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It's difficult, perhaps nearly impossible, to write an objective,
clear- eyed review of Curtain at this point. Those of us who enjoyed
Suchet's definitive portrayal are filled with a mix of emotions. So I
won't even try to be objective.
The setting was drab and dark, yes, but that, I think, was part of the point. A sumptuous, beautiful setting, like that seen in Five Little Pigs, would've seemed out of place. Styles is a decayed, dying home, a shadow of itself -- and so, it seems, is Poirot.
Closer observers of UK television and movies might recognize members of the cast and comment on their ability to carry off their roles. I can only say that I thought all the actors did, at minimum, competent jobs. Hugh Fraser and Aidan McArdie deserve particular commendation for turning in wonderful performances. It nearly goes without saying that David Suchet proves, yet again, why he is the definitive Poirot.
The expectations for this episode were tremendous. I'd say that the production did an excellent job satisfying Christie purists, an easier task given that she wrote this at the height of her powers. A wonderful way to close out a wonderful series, n'est pas?
*** This review may contain spoilers ***
Ever since seeing Sad Cypress for the first time 10 years ago, I have
been a loyal fan of Agatha Christie: Poirot and of Agatha Christie. The
series has been a pleasure to watch in so many ways, even when you see
an episode countless times you find something more to like further
about it and pick up on things you didn't see before. And mostly the
quality has been very high, there are a handful of truly outstanding
adaptations(After the Funeral, Five Little Pigs, Sad Cypress, Wasps
Nest, The Chocolate Box, Adventure of the Italian Nobleman, The ABC
Murders, Peril at End House), a few disappointing ones(Taken at the
Flood, Murder of Roger Ackroyd, Adventure of Johnny Waverly, Mystery of
the Blue Train, Labours of Hercules, none of them are terrible though
or below 5/10 on personal ranking) and rest decent to very good(even
the much-maligned, but to me underrated, Appointment with Death and
Murder on the Orient Express).
The 13th season, like most of the seasons in the series(mostly the later ones) hasn't been consistent. Dead Man's Folly and Elephants Can Remember(the latter being much better than the source material)were excellent; The Big Four was mostly enjoyable but let down by the final solution, Simon Lowe and Miss Lemon and Hastings being wasted; and Labours of Hercules was a disappointment, had a number of good things but too dull and jumbled, and like Cards on the Table it tries to cram in too many ideas and didn't develop them enough. Curtain: Poirot's Last Case has been the adaptation that I, and many others most definitely, had been most anticipating, mainly because we wanted to see whether it would a good episode and send-off and that it is based on great source material. The book is very clever and poignant with one of Christie's mot ingenious solutions, an atmosphere that is ominous and poignant, strong characters and a cunning plot.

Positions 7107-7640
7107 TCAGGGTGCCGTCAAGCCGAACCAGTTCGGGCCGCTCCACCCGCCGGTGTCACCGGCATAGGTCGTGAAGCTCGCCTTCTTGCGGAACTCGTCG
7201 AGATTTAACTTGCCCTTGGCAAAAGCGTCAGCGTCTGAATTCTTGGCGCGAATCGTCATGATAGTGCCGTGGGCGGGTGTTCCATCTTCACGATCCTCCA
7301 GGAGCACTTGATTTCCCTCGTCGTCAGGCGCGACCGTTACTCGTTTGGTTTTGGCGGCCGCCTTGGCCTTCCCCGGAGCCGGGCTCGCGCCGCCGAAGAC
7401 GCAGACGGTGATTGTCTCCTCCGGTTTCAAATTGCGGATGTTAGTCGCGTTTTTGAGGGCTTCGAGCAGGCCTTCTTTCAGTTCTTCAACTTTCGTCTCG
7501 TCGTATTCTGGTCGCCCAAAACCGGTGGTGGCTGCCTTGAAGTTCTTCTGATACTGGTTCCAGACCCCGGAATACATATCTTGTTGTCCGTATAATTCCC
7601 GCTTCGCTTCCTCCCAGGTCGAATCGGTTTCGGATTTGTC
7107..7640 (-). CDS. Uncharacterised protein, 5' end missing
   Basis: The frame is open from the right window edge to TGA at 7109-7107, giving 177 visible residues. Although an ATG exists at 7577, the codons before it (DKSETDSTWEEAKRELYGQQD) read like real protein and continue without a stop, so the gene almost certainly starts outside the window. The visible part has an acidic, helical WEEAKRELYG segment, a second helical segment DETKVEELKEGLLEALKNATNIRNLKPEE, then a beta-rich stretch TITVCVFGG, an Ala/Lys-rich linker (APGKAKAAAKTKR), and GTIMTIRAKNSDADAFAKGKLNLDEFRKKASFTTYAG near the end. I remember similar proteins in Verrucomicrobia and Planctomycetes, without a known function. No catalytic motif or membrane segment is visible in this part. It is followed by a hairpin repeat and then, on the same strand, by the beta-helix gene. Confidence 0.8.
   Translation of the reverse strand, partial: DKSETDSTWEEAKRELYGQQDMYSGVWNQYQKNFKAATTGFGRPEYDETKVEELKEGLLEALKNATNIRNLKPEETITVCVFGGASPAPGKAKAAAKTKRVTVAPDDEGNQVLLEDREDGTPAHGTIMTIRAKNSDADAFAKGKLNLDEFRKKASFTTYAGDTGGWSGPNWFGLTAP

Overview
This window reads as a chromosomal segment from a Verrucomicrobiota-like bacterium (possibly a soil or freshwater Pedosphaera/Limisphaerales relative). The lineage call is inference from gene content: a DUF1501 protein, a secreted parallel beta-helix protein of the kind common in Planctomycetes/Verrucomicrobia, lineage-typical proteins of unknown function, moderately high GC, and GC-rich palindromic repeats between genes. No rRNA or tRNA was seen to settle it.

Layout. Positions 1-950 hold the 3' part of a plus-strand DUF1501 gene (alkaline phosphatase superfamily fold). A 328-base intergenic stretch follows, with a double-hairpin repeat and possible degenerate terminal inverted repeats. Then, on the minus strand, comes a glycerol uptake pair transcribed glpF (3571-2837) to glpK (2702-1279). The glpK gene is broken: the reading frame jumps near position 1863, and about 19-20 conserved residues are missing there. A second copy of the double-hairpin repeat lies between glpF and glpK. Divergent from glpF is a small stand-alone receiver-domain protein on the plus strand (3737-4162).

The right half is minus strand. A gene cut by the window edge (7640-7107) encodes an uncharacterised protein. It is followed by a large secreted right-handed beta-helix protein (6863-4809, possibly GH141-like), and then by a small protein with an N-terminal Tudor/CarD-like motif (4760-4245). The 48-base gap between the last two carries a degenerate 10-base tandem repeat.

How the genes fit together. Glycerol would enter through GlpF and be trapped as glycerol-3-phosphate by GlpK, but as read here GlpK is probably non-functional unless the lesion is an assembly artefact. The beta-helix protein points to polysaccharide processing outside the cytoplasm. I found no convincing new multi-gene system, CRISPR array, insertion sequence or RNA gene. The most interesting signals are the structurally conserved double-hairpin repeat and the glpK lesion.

Curtain: Poirot's Last Case does manage to be a good episode and good send-off. No, scratch that, it is wonderful in both areas. Maybe it could have been longer perhaps and the ominous components in the book, while present and well-incorporated, are quite not as powerful. These are nit-picky really, and those aside Curtain: Poirot's Last Case is spot on. Not just the best of the 13th season but possibly also the best adaptation since After the Funeral. "Purists" will be happy that the adaptation is very faithful to the book, in most details, spirit, dialogue, structure and atmosphere. Any changes are very few and very minor.
It is a beautifully made adaptation, not as sumptuous as others(Five Little Pigs comes to mind) but it is shot with affection, the period detail is splendid and evocative and the haunting and melancholic look the adaptation adopts, as seen in the colours and how it's lit, fits wonders with the tone of the book and story. Christian Henson's music, which has more of a somewhat cinematic sound to it than Christopher Gunning's, has subtle parts and powerfully orchestrated ones without feeling too intrusive or brash. The use of Chopin's Raindrop Prelude is lovely. The dialogue is very thought-provoking and beautifully written, much of it like it's directly lifted out of Christie's writing. Poirot's treatment of Hastings might be a turn-off point for some in comparison to before, understandably as we are not used to Poirot being like that but it wasn't a problem to me considering the state Poirot is in throughout. And you can still see parts that are reminiscent of Poirot and Hastings in the older adaptations.
No disappointment to be seen in the story here. The opening is really haunting and adeptly sets the tone for what was to come, while moving does not describe the ending enough, admittedly I get emotional easily but we're talking about getting-through-at-least-half-a-box-of-tissues quality here. Not only because it's so well done but also the fact that we are saying goodbye to a great series and an iconic detective. Above all, the mystery itself is incredibly compelling, the final solution is still ingenious and you are kept guessing and pleasantly surprised throughout, and the atmosphere/tone of the book is translated faithfully here in the adaptation. The direction wisely doesn't veer between being too theatrical or too low-key, instead the drama is allowed to resonate within the deliberate but never tedious pace while keeping the mystery alive.
David Suchet is the definitive Poirot and he hasn't disappointed in any of the episodes of the series. He always is impeccable, but while there is still a little twinkle in the eye and the brilliant mind he is genuinely moving here(Poirot has never been as affecting as here), a tour-De-force, both in how he says his line and physically. It's lovely to see Hugh Fraser again, his role of Hastings being much more substantial than it was to Big Four and it really shows in his performance. There are times where Fraser comes close to out-doing Suchet, there is much more emotion and dimension to what was seen with Hastings before and I'd go as far to say that Fraser gives his best performance of the series, though he and Suchet have always been a joy to watch. The acting is excellent from all, Aiden McArdle(one of the more interesting supporting characters, his mind games have a subtle twisted menace to them), Helen Baxendale, an appropriately sour-faced Anne Reid and beguiling Alice Orr-Ewing standing out.